Schools Out

We survived another school year.  Survived Anna in high school. Survived Luke being in Middle School. It was a year filled with ups and a couple downs, but all in all if was a pretty great school year.

Anna started High School. But before school actually started, high school swim started.  And that involved swimming for her Dad.  North HS had a fire, so we were not able to practice at our own pool for the entire month of August.  For the past three years I drove Anna to school, this year Michelle got the privledge.

Luke started Middle School and had a little up hill battle meeting new friends since most were going to a different Middle School because of redistricting of our area.  He also made it on a Select Soccer team that started practicing in the fall.

We made it through Anna’s first Homecoming, my Mom passing away, Michelle getting yet another new boss at work, Anna swimming at her first WIAA Sectional, me taking over the Men’s program at North for swimming, a couple vacations to here and there (most notably an awesome trip to Rosemary Beach during Spring Break with the Mollet’s), Luke being swimmer of the week in January, Anna making her first 2 state cuts for club Swimming, the Badgers making it to the Final 4, Luke participating in forensics at school and being in three plays at WCAP and really finding his inner voice, Anna playing goalie and getting kicked in the eye.

Wow!  A full year.  And lets not forget school work.  Both kids are doing exceptionally well in the classroom.

Cannot guarantee that the next couple years will go this smooth, but there are not three other people that I would rather go through this with than the those living at my house!

Pay for Play

Just read a note that the NCAA indicates that only about 2% of HS student athletes will be award athletic scholarships to play their sport in college. That got me to thinking about a wide arrange of things.

We are ending our first full season, fall and spring, with the U12 team at our local soccer club at the select level. We made the jump at the end of last spring from the park n rec league thinking that this jump would help with the boys continued passion to want to play more soccer.

We play in the lowest level of the 3 teams at that age group for this club. Personally, I have nothing against youth sports, nor the the fees associated with playing at the youth level. You have to remember that I am also part of a machine at the swim level with a local swim club.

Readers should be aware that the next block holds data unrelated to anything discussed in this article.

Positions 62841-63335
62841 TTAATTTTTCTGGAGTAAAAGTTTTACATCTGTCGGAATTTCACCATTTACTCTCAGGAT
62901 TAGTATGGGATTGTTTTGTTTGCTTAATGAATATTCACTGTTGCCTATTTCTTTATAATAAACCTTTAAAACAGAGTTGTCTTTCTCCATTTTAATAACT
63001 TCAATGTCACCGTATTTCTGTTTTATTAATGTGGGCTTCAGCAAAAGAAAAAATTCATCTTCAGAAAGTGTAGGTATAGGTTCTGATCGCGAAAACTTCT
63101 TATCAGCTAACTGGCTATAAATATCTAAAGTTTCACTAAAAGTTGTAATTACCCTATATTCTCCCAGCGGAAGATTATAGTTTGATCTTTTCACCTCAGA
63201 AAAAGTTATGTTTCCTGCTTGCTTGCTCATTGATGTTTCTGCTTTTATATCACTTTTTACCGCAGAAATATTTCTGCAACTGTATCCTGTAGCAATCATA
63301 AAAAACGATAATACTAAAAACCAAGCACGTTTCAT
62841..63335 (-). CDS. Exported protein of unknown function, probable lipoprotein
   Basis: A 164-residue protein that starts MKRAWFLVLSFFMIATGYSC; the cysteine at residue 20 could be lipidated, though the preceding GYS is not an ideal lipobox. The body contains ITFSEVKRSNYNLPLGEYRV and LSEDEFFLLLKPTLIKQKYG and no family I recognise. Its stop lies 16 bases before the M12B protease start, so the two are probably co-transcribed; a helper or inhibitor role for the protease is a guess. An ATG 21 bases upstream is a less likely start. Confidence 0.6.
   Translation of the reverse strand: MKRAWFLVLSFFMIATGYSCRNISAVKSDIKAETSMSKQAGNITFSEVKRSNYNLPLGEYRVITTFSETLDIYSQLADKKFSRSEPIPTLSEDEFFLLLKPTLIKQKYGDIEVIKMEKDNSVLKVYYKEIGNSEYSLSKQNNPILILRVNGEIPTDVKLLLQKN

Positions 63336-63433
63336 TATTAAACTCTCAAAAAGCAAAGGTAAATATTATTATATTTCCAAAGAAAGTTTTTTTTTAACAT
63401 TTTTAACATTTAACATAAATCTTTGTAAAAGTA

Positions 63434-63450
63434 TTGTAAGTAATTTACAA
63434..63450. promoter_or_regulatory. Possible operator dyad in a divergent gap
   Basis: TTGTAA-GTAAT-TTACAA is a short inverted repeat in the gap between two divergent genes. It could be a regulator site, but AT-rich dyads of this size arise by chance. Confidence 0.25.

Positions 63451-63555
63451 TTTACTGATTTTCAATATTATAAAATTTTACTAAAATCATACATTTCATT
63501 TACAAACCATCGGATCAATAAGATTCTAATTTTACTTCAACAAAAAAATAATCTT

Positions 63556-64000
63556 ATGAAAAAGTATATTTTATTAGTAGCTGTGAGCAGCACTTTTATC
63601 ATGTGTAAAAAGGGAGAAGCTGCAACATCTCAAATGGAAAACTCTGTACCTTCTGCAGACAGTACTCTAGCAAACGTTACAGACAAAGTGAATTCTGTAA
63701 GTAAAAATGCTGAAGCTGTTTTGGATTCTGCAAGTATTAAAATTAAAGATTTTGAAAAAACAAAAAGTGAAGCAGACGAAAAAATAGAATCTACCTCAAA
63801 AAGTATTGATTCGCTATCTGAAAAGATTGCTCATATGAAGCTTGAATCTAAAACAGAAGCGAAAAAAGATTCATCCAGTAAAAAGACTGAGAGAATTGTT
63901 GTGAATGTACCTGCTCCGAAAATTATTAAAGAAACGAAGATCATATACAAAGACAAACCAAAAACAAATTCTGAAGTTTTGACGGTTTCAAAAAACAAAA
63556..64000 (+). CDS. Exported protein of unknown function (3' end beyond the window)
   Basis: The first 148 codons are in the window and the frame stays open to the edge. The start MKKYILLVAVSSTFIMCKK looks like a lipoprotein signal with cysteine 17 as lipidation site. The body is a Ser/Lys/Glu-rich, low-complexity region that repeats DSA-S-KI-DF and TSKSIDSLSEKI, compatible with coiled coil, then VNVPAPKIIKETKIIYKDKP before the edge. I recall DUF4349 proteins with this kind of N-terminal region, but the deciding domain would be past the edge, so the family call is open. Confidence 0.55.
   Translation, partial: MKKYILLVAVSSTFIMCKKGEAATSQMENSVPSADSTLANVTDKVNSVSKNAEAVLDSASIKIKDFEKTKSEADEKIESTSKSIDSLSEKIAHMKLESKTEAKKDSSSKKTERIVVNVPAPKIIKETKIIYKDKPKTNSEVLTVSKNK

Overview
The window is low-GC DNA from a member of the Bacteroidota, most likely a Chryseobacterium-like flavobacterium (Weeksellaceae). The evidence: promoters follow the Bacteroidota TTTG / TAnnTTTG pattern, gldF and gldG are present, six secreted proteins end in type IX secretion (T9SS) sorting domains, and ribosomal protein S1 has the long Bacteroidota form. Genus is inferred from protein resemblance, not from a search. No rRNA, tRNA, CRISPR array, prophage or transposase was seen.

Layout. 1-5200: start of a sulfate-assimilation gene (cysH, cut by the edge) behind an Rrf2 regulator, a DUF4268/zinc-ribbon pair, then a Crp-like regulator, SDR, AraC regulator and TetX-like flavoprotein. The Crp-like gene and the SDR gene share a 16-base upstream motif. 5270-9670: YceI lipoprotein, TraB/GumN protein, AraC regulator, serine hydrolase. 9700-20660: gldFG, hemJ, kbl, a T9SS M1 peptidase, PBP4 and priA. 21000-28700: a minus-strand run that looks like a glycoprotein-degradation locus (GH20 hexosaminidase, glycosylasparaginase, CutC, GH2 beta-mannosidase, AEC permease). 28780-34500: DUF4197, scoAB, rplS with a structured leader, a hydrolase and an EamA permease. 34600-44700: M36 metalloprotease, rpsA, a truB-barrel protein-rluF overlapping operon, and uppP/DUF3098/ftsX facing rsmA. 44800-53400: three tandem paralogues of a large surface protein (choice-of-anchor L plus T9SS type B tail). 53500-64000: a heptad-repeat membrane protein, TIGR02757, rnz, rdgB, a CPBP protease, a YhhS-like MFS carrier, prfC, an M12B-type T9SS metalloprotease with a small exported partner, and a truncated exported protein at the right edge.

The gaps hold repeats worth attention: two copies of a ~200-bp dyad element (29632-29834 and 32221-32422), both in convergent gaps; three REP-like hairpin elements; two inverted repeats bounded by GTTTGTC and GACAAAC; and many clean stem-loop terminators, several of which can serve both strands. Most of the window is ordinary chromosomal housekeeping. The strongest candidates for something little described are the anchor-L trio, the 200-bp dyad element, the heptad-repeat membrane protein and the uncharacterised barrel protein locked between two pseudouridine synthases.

The positives of friendships, team unity, working through challenges, great memories, learning about who you are as a person, family road trips, etc. These are all great building blocks for future endeavors in life. They are some of the greatest building blocks for me along with things I learned in Boy Scouts.

Rubiks CubeBut there are a couple major pieces to this unsolvable Rubik’s Cube that continue to make the experiences that my children are having or did have to be somewhat of a let down from a parental aspect.

The first is that the parents are out of control.  Period.

At any given game for my U12 son, there are at minimum 5 parents on the sidelines who are coaching their children from the sideline.  Minimum.  Sometimes contradicting the coach that they pay to coach the team. And if you listen to them, their kid should be playing up three levels and should be possibly on the next World Cup team that will be playing in Russia in 2018.

Had the great experience of listening to Dr. Alan Goldberg speak.  He would easily contend that although you as the parent may think it is your “right”, or think that you are helping your child, you are actually hurting and harming your child with this constant sideline coaching.  Your child needs you to support them, not coach them. When a kid makes a play on the ball and his first reaction is to look at the parent for approval, there is something wrong with the environment.

The 2nd and the other glaring piece is that the fundamentals are being over looked and it plays into the piece above.